Newer, external critics of the academy like ACTA and David Horowitz have shown by their reports and their actions that they do not respect the autonomy of higher education institutions. To them the academy is, to repeat Bellah, "simply a sector in the market economy" and as such, ACTA and Horowitz believe, conservative principles notwithstanding, the academy needs to be regulated. If faculty cannot be trusted to "teach both sides of the story," then either enact laws that will compel faculty to teach the "theory of intelligent design" alongside evolution as Horowitz's legislation could, or shame institutions into redesigning course descriptions (and content I must imagine) on the assumption that students "are being exploited by professors who claim to be teaching them but who are in reality promoting their own agendas," in the words of ACTA's screed about Ward Churchill. Like Horowitz, ACTA also threatens to intrude, declaring it has a right to "raise questions, demand answers, and compel action" when faculty allegedly abuse their academic freedom by turning the classroom into a forum for "political advocacy, activism, sensitivity training, and social change...."
Academic freedom principles give faculty the right to research and publish the results, to discuss their subjects in the classroom, and to speak out as citizens. It no doubt happens sometimes that faculty may exercise their First Amendment right as a citizen in the classroom, advocating for this or that candidate, this or that public policy, rather than exercising their academic freedom responsibility, according to the 1940 Statement, to "not introduce into their teaching controversial matter which has no relation to their subject." But in areas such as political science, sociology, anthropology, literary criticism, area studies, ethnic studies, and so on--areas that deal with sensitive political or cultural issues--what is and is not controversial becomes less clear and therefore subject to greater debate. How best to deal with the controversial, however, is a faculty academic freedom right, and contrary to what the ACTA report suggests, not necessarily a violation of the student's academic freedom. ACTA states that it objects to the many course syllabi focusing on "justice" as in "social justice," "environmental justice," "racial justice," and so on. For ACTA "justice" is a code word for criticism of extant policies in these areas and therefore reflects a liberal or leftist bias by the professor. What ACTA does not acknowledge, or appreciate apparently, is that under academic freedom guidelines, the professor has not only a right to set the curriculum but a duty to provide students with the most current and respected thinking in their field of study. How to present the discipline's discourse is a faculty responsibility and a faculty right.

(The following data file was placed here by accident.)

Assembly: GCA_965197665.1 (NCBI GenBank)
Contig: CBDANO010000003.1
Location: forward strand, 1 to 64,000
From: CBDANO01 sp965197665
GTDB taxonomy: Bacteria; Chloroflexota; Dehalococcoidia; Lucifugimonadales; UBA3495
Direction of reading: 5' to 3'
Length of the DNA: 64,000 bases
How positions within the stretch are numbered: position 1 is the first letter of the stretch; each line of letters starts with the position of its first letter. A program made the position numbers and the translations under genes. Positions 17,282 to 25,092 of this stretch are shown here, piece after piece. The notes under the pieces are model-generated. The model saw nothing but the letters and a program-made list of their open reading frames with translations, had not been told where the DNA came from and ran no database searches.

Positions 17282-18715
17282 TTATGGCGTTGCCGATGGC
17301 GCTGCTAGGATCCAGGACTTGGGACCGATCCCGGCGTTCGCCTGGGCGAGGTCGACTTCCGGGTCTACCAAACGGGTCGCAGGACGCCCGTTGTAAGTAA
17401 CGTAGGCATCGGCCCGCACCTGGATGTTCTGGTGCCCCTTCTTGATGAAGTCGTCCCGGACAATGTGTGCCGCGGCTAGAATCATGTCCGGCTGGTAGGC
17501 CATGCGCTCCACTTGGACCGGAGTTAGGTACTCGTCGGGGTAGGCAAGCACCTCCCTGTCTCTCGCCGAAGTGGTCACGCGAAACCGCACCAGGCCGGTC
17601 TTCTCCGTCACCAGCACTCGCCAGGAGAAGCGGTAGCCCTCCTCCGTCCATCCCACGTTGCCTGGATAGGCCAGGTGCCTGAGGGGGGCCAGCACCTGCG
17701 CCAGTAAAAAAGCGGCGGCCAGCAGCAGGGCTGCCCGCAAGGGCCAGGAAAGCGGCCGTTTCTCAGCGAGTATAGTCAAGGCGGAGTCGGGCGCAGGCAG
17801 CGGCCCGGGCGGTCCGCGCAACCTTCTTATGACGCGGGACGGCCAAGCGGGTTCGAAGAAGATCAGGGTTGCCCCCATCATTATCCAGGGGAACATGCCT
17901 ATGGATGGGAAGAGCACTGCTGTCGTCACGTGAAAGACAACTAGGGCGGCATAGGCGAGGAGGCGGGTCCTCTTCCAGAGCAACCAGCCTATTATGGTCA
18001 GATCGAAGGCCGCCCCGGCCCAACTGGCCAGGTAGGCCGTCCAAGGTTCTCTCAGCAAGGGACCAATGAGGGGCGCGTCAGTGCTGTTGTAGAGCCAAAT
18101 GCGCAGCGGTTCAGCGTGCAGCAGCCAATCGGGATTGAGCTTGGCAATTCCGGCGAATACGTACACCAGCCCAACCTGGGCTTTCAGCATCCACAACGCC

If academic freedom cannot stand atop the protections afforded by institutional autonomy, it must perforce rest atop the principles of the past, the professional comparisons of the present, and the promise of future discoveries that can come only from a guaranteed freedom to pursue new knowledge. Foremost among past principles is shared governance, a model for distributing authority according to area of primary responsibility which strikes any reasonable person as smart organization. By professional comparisons of the present I mean that we need to remind the public, relentlessly, that professors are like doctors, lawyers, and architects. Louis Menand in his prize-winning The Metaphysical Club said it best: "No professional, no doctor, or lawyer or architect, wants to have the terms of his or her practice dictated by someone other than his or her peers, people who have the interests of the profession...at heart. Doctors don't want insurance companies to decide what constitutes good medical practice; architects don't want developers to determine who is qualified to practice architecture; lawyers don't want politicians to define legal ethics." And, I will add, faculty don't want ideologically tainted advocacy groups, politicians, CEOs, or "non traditional presidents" telling us what we can study and teach. We are highly trained professionals whose conduct, performance, and duties can only be judged fairly by peers. We need to make this point again and again.